Bain Capital Ventures led the second round of funding for Kalderos, netting the health tech start-up $28 million.
A little more than a year ago, Kalderos raised $7 million in a Series A funding led by Mercato Partners, allowing the company to expand its 14 person team to 56 by the end of 2019. Mercato Partners, which led Kalderos’ Series A in 2019, also participated in the Series B funding.
The additional 42 employees hired after the Series A funding should count themselves quite lucky; Kalderos was recognized in January, 2020 by Built In Chicago as one of the best places to work in Chicago, one of the best small companies to work for and one of the best-paying companies.
“When you’re starting a company, you’re not only setting the direction for your business’ goals, but you’re also obligated to create an environment and foster a culture,” noted Jeremy Docken, CEO, and co-founder of Kalderos. “We’re all quite proud to be recognized for the culture we’ve collectively built.”
The 56-person company wants to double the size of its team over the next two years, hiring more engineers, product managers, and designers.
Kalderos is the Chicago-based developer of a health tech platform that assists patients, pharmaceutical companies, and healthcare providers manage drug discount programs.
Founded by Jeremy Docken in 2016, Kalderos put together AI and data libraries to detect problems in the financial dealings between insurers, pharmacies, payers, and manufacturers.
Kalderos is a pharmaceutical audit platform working closely with ten out of fifteen of the largest drug manufacturers. Kalderos connects those drug manufacturers to more than 2,500 healthcare providers nationwide.
The Kalderos AI can detect problems such as data entry mistakes and with data obtained from drug manufacturers, the Kalderos platform can glean through the terms and conditions of each party’s discount programs to distribute the funds as they should be. Just last year, Kalderos identified nearly $100 million in duplicate discounts.
Pharmaceutical companies routinely discount drugs; however, keeping track of which discounts each party in the healthcare system qualifies for becomes very complicated. One estimate indicates that $8.5 billion in misdirected discounts were given in just one year.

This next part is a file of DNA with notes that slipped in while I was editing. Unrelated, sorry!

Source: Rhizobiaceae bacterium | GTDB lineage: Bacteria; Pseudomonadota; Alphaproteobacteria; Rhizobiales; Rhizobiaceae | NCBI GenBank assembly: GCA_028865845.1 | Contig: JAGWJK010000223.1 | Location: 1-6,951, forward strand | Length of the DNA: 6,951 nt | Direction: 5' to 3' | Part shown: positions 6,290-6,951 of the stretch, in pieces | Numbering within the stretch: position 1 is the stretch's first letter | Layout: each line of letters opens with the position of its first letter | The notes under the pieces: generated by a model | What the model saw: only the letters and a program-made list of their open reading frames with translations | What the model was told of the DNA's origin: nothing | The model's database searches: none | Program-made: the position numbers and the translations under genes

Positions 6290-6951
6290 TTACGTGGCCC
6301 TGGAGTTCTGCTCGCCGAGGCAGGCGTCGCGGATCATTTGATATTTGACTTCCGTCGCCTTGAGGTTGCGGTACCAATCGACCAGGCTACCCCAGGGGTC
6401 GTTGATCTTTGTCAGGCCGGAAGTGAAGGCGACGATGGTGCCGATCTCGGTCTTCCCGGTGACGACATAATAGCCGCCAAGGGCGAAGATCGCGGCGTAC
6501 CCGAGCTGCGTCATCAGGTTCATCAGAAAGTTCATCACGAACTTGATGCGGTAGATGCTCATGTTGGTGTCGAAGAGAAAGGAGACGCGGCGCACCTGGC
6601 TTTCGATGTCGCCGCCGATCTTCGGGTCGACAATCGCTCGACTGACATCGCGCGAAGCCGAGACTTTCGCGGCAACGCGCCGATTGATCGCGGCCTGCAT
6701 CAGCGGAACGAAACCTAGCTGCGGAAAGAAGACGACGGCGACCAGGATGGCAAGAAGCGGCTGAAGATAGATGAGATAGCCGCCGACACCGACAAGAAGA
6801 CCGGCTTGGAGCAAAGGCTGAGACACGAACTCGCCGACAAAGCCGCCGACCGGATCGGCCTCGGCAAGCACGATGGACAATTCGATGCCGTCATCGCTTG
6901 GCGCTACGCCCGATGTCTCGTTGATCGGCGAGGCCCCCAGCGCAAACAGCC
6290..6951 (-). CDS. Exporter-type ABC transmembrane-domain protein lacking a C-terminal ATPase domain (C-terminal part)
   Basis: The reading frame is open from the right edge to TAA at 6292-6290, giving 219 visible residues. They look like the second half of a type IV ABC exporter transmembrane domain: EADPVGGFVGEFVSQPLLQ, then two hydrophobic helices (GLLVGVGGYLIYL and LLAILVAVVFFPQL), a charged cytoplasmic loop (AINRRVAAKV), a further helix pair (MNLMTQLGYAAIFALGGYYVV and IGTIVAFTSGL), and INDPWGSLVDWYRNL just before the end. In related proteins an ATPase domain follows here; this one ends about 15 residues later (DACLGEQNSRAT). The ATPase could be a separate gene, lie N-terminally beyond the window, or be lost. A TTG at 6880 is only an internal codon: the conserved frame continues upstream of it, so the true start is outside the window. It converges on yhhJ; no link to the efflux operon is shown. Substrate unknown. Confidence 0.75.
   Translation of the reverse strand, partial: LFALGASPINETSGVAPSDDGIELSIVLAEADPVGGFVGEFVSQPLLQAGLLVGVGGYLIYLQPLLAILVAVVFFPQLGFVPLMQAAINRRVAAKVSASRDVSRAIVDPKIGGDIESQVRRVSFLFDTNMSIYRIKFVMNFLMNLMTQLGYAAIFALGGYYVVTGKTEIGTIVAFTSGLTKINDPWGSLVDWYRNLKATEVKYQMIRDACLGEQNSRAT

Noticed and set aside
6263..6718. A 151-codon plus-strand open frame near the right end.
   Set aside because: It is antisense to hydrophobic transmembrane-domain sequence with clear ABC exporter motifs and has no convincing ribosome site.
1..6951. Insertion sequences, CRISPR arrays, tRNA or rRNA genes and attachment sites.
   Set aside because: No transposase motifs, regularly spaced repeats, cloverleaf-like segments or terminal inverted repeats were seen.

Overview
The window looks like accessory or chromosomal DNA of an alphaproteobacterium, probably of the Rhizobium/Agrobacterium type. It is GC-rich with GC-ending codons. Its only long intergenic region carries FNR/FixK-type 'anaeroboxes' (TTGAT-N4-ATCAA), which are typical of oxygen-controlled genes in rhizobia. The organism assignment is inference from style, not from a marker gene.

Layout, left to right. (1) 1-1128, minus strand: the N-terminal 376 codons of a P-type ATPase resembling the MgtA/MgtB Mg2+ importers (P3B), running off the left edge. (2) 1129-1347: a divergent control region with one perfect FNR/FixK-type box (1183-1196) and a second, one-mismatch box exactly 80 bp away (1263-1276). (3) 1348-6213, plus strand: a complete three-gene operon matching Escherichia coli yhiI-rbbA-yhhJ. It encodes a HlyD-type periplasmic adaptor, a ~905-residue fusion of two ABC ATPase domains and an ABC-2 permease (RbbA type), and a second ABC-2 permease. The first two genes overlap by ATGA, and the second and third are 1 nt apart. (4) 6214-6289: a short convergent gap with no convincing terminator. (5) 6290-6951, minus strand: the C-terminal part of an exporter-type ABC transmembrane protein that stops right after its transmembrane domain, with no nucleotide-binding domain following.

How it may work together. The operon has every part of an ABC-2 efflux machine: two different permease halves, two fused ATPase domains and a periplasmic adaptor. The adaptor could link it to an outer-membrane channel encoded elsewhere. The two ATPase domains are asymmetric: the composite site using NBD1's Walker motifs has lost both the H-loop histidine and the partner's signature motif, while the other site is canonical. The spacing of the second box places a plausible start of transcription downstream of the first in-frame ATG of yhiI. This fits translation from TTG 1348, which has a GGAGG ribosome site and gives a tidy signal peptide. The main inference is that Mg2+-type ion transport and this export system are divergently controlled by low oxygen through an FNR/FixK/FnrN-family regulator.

Currently, drug discounts are only applied between businesses; these discounts do not benefit the patient. However, as legislation is introduced to have these discounts directly benefit the patients, Kalderos believes it’s even more critical to have a fully functional discount system.
“Our system is designed so that discount dollars can flow through to the patients, if that’s where the legislation takes us,” Docken said.
The 340B Drug Pricing Program was introduced in 1992 as a federal government program. It requires drug manufacturers who participate in Medicaid to provide eligible health care organizations outpatient drugs at greatly reduced prices. While the 340B program intends to keep prices down for the government, care providers and patients, the implementation of the program can be quite complicated.
“Kalderos has been a leader in the effort to restore compliance with 340B,” said Steve Zielinski, Kalderos director of industry relations. “To ensure the continuing benefit of the 340B drug pricing program, we must work in collaboration with all involved parties, drug manufacturers, covered entities, pharmacies, and state Medicaid agencies. We must empower each other with the necessary tools and information to resolve key compliance challenges.”
The company plans to launch a 501(c)(3) nonprofit that will assist underprivileged patients to afford the drugs they desperately need. “We’re really looking into being able to provide help to those patients that tend to fall through the cracks,” Docken said.